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Copyright & assessments

When incorporating other copyright material into your assessment items, you can often rely on fair dealing for criticism and review as long as the assessment is only submitted internally to Curtin. If you share your assessment online via a website that is accessible to the wider public (e.g. if you upload the material to YouTube) you may not be able to rely on this exception.

To be considered a ‘fair’ dealing:

  • The purpose of the use must be ‘criticism or review’ and not for other purposes. For example, commenting critically on the material, or comparing two different items
  • You are limited to copying up to 10% of the works/one chapter per book, and one article per journal issue. For images, you can make a copy in its entirety.

For assessments that are made available to a non-Curtin audience (e.g. via an online website or platform) we recommend you rely on the following types of material:

  • Openly licensed material, such as content available under a Creative Commons licence which permits you to copy and share the material without further permission. Note there are different Creative Commons licences so check the terms to ensure you can comply with the licence. For example, some Creative Commons licences have the No-Derivatives (ND) condition which means you cannot modify or adapt the material and share it. All Creative Commons licences require you attribute the original source of the material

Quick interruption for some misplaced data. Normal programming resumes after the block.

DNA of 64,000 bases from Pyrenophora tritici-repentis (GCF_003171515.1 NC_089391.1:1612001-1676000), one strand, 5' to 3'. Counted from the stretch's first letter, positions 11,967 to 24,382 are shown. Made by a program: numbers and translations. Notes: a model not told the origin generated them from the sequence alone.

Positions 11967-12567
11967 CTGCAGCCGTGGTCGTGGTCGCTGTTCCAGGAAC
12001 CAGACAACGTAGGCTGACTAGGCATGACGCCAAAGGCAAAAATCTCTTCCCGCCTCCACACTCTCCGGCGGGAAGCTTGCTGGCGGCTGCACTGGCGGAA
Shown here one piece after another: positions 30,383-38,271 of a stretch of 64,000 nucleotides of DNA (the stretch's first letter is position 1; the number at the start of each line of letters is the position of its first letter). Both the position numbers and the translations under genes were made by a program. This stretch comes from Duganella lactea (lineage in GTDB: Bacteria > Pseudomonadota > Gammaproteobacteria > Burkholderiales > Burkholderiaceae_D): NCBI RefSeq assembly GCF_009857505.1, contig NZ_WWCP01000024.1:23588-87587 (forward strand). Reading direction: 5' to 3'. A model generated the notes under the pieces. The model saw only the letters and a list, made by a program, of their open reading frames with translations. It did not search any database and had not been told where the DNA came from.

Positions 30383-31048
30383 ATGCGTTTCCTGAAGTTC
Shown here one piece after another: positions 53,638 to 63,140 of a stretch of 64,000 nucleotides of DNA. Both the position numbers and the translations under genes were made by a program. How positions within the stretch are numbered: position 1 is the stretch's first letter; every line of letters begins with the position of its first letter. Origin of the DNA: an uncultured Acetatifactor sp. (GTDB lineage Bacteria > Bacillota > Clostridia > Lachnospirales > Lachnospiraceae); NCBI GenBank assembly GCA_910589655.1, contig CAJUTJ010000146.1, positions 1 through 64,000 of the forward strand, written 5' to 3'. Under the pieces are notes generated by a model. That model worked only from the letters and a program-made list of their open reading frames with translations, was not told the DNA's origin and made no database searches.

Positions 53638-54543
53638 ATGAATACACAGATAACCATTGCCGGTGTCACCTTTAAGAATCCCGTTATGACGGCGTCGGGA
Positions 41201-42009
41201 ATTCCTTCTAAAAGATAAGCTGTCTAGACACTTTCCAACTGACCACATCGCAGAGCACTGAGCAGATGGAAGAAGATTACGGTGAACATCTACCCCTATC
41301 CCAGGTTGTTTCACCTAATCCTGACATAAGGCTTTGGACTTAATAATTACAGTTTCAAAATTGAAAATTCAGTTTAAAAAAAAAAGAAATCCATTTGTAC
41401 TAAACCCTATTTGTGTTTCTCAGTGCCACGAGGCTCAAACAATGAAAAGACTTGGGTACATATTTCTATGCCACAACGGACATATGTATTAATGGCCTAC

• Online material where the website terms of use permit you to use the content. Look for this information in the footer of the website under headings such as ‘Terms of Use’, ‘Policy’, ‘Copyright’, etc. Some terms of use may permit you to re-use content for non-commercial, educational purposes
  • Public domain material, of which there are two types:
    • Material where copyright has expired (generally the life of the creator plus 70 years)
    • Material where the creator has dedicated the work to the public domain. This may be indicated in a CC0 (Creative Commons Zero) licence mark, or in the item’s associated terms of use
  • Material copied with permission, i.e. you have the permission of the copyright holder to include the material in your assessment and share it with a public audience online. If seeking permission, make sure the request clearly identifies the material and the proposed use, that you keep the permission in writing (email is acceptable), and you abide by any conditions imposed by the copyright holder.

Think critically about content you find online that seems to be available under an open licence or with broad re-use terms. Some websites are community upload sites, meaning any member of the public can upload content to the platform. You are relying on the uploader to give correct information about the re-use terms – and in some cases, the uploader may not have the rights to make content available for re-use (for example it may not be their content).

Regardless of the use, you must always reference the source material. For information on referencing visit the Library website.